The Student Newspaper of Mississippi State University

The Reflector

The Student Newspaper of Mississippi State University

The Reflector

The Student Newspaper of Mississippi State University

The Reflector

    Recorded Music – North Mississippi Allstars

    Availability: Sept. 9
    The Verdict: The Allstars go out on a limb and try new things on “Polaris,” succeeding well.
    4/5 Stars
    With “Polaris,” the North Mississippi Allstars have proven they’re not afraid to try new things and succeeded in making quite a good album.
    For die-hard Allstars fans, “Polaris” might take a bit of getting used to – the album includes some firsts for Allstars albums, including some backup vocals from a certain member of Oasis and a full-out dirty-south rap from Cody Burnside. The group’s third album definitely has a new sound created from a mixture of “Shake Hands with Shorty,” “51 Phantom” and a lot of fresh ideas, but it’s a good sound. The Allstars move away from their traditional sound and mix, as guitarist Luther Dickinson said, “Mississippi Hill Country blues, psychedelic pop, gospel and everything else” to “nail down a whole new kind of southern rock.”
    One of the best additions to the album is the utilization of Duwayne Burnside’s vocals. Duwayne Burnside, son of blues great R.L. Burnside, adds something vital to the album.
    Duwayne Burnside adds a rough edge to the smoother vocals of Chew and Dickinson, especially on the tracks “Meet Me in the City” and “Bad Bad Pain.” Burnside was officially added to the Allstars in 2001 but his vocals have not been spotlighted on one of their albums until now.
    The album has a lot of catchy songs, namely “Eyes” and “Otay,” and also some more serious ones like “One to Grow On,” which really spotlights how much the Allstars’ songwriting has evolved since 51 Phantom.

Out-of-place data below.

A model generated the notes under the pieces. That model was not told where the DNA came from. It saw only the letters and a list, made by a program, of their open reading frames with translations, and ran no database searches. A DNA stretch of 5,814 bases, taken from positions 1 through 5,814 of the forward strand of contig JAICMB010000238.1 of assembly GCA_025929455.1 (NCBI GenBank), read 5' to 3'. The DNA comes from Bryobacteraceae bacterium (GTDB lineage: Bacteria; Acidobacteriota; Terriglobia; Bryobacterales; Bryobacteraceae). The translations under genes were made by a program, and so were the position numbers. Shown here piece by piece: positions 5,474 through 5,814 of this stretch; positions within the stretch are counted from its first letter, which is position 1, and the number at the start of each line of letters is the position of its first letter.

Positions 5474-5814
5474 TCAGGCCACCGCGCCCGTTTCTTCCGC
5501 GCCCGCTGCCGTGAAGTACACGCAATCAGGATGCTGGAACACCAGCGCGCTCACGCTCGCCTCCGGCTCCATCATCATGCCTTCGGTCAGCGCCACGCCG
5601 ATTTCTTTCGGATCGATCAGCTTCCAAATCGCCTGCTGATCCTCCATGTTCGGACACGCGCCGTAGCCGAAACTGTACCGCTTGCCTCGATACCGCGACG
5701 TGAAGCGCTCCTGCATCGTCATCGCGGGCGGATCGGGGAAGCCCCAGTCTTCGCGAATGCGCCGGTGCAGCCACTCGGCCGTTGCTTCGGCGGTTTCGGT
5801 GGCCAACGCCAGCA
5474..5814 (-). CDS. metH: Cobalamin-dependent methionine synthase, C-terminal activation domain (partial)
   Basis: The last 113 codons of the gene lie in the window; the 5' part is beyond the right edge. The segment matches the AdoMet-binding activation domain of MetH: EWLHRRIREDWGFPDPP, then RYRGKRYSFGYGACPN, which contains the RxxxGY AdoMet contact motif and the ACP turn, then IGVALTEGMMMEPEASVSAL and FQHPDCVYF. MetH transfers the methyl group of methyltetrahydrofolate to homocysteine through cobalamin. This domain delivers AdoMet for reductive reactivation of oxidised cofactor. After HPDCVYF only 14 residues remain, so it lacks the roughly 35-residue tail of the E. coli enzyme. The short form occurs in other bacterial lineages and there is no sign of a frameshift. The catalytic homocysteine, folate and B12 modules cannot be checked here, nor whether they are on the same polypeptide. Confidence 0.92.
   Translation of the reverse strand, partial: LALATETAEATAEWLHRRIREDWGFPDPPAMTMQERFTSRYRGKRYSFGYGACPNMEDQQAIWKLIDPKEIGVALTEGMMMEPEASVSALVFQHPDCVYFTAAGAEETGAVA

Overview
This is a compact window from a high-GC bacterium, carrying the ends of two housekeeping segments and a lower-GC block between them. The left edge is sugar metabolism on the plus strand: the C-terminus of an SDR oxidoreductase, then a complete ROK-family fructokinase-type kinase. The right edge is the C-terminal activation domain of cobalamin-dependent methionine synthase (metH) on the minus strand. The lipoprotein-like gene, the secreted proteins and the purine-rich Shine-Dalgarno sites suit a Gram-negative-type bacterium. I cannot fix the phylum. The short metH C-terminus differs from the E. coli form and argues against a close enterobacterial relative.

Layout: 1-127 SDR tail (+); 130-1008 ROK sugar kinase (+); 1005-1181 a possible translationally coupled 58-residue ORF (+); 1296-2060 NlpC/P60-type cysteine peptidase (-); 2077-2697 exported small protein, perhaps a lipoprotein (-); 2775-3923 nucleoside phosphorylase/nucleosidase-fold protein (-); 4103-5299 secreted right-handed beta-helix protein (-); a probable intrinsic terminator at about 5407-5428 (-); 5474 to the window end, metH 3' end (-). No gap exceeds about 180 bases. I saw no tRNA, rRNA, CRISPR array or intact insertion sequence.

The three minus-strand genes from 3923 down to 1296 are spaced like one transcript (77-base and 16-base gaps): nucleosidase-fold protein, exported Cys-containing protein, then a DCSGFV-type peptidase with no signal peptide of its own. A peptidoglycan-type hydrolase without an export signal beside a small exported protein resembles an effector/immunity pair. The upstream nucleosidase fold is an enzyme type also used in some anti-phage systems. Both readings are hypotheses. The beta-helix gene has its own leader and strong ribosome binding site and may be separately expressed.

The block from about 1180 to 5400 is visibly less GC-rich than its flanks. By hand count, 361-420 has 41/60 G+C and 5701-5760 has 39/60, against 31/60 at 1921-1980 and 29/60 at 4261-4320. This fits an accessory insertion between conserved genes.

“One to Grow On” also features backup vocals from that certain member of Oasis, yes, Noel Gallagher. If you didn’t know Gallagher sang backup vocals on the song, you probably wouldn’t recognize him. That Gallagher contributed to the album, however, combined with two Grammy nominations for previous albums speaks for the increasing credibility the Allstars are gaining as serious musicians.
    The album is actually full of appearances by guest musicians, some new and some old.
    Probably the most interesting guest appearance is by Cody Burnside, who raps on the Allstars’ venture into hip-hop, “Be so Glad.” The song starts out with the cane fife, played by Mississippi blues icon Otha Turner, who died earlier this year, and leads into a distinctly hip-hop drum beat before diving into Burnside’s rap. The album finishes up with “Goin Home,” an instrumental taste of why die-hard fans flock to Allstars shows.
    Luther Dickinson and his brother Cody, the band’s very talented drummer, produced the album. Their Memphis music-great father Jim Dickinson produced their debut, “Shake hands With Shorty,”, but the brothers produced the last two.
    Overall, the album is very different and very good. It’ll probably become some fans’ new favorite Allstars album, while others might prefer the sound of one of their earlier CDs. The album proves, however, that the band is full of fresh ideas and always looking to improve. Luther Dickinson said the record is “the best stuff we’ve ever done,” and he might be right.
    2Reflector Newspaper2SORT™2STR
    o”

    Leave a Comment
    Donate to The Reflector

    Your donation will support the student journalists of Mississippi State University. Your contribution will allow us to purchase equipment and cover our annual website hosting costs.

    More to Discover
    Donate to The Reflector

    Comments (0)

    All The Reflector Picks Reader Picks Sort: Newest

    Your email address will not be published. Required fields are marked *

    Activate Search
    The Student Newspaper of Mississippi State University
    Recorded Music – North Mississippi Allstars